No one is immune… everyone suffers. Here are some ways…
- death of friends and family
- physical injury
- financial crisis
- being fired
- ________________________ you name it
Lisa Terkheurst, in her book It’s Not Supposed to Be This Way, says pain has a way of getting our attention like nothing else. When pain steamrolls over you or even camps out on your head, you have some choices: ignore it, phone a friend, suffer in silence or go directly to God. In this shallow dive into my brain, I’m going to question the wisdom of ignoring or medicating your pain.
p.85, It’s Not Supposed to Be This Way
WARNING: What I’m about to say may stick like a red hot needle in your eye. That’s not my intention, I promise. This is my attempt in asking questions I have yet to fully resolve in my mind yet. And I fully realize there are a few situations like schizophrenia that absolutely must be dealt with using medication.
The stats are alarming
According to some of the latest statistics, use of mood-altering drugs has quadrupled in the last 20 years. As of 2018, as many as 25% are taking a psychiatric medication. We appear to be becoming a culture that cannot handle life anymore with medicating ourselves. We’re more connected than ever, yet more disconnected than ever. Suicide rates have increased by 30% in the last 20 years. In 2016, 45,000 people decided there could never be hope for a better day and they killed themselves. Pain (from whatever source) can drive this kind of hopelessness unless it’s dealt with appropriately.
And we haven’t even talked about the people who use alcohol as a medicating / coping substance. Or marijuana. Or meth. And I’m just not in the mood to do any homework on those numbers but you know they’re high.
In my friend group I’m noticing psychiatric drugs cause a reduction in elation during joyous moments / times and a reduction of depression in sad moments / times. There’s a knocking off of the edges on both ends of the spectrum, leaving more monotone emotional state.
When my sons were prescribed ADHD meds, I noticed this same behavioral response at home under my own roof. We adjusted the meds, trying to find a happy medium, but still I noticed a marked change in personality. The highs and lows of life were gone.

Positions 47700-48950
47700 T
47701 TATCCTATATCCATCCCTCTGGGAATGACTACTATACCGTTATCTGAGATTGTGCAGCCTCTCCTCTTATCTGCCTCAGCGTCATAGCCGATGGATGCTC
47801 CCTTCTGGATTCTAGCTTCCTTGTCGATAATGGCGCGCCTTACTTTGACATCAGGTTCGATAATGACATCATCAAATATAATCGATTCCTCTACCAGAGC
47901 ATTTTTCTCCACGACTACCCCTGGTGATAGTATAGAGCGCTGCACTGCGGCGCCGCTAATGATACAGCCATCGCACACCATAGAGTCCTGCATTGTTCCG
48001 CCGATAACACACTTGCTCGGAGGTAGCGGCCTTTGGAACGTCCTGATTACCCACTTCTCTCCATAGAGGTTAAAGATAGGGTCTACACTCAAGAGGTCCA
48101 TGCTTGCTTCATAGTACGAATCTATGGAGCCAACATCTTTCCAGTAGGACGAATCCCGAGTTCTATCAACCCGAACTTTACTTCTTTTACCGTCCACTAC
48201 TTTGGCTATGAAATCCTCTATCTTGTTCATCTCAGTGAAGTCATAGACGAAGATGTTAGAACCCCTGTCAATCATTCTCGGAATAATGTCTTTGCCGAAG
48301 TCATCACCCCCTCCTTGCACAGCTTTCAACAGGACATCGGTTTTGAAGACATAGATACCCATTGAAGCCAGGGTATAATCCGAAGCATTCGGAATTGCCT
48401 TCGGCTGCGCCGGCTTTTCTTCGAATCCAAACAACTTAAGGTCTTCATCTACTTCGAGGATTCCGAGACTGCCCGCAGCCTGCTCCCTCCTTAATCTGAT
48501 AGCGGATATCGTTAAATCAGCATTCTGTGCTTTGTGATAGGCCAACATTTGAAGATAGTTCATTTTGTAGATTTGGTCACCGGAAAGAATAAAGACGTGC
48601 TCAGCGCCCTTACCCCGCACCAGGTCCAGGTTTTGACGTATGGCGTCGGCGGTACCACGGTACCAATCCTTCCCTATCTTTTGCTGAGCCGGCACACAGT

How important is feeling pain?
My question is this: If you can’t feel the raw and true pain of life, how can you respond appropriately? How can you learn from it? How can you grow? If you ignore the warning light on your dashboard or just have the mechanic turn it off, as Terkheurst points out, you’re headed for a major breakdown. And isn’t that what psychiatric medications are intended to do, to numb the pain, turn off the warning light? These natural, God-given responses to life’s painful stimuli are meant to cause you to check under the hood of your life. Something’s wrong here, people.
Another kind of pain… Holy Spirit conviction
When you’re under conviction by the Holy Spirit of God, how does that make you feel? Lollipops and unicorns? If you’re like me – it hurts. That’s why it’s called conviction for heaven’s sake! A “good” sermon is one that causes pain, but it’s the good kind of pain. It’s the pain of freedom that comes when God has turned on the lights to reveal some of your sin to you. No one likes that, but sometimes I refer to it as “hurting so good” because I feel and know it’s the beginning of healing; sin has the greatest power in the dark, where it’s hidden… no one knows. Liberation begins when Someone breaks the chains holding us in slavery.
But how will you feel the pain of conviction if you’re medicating it?
“The longer we avoid the feeling, the more we delay our healing.”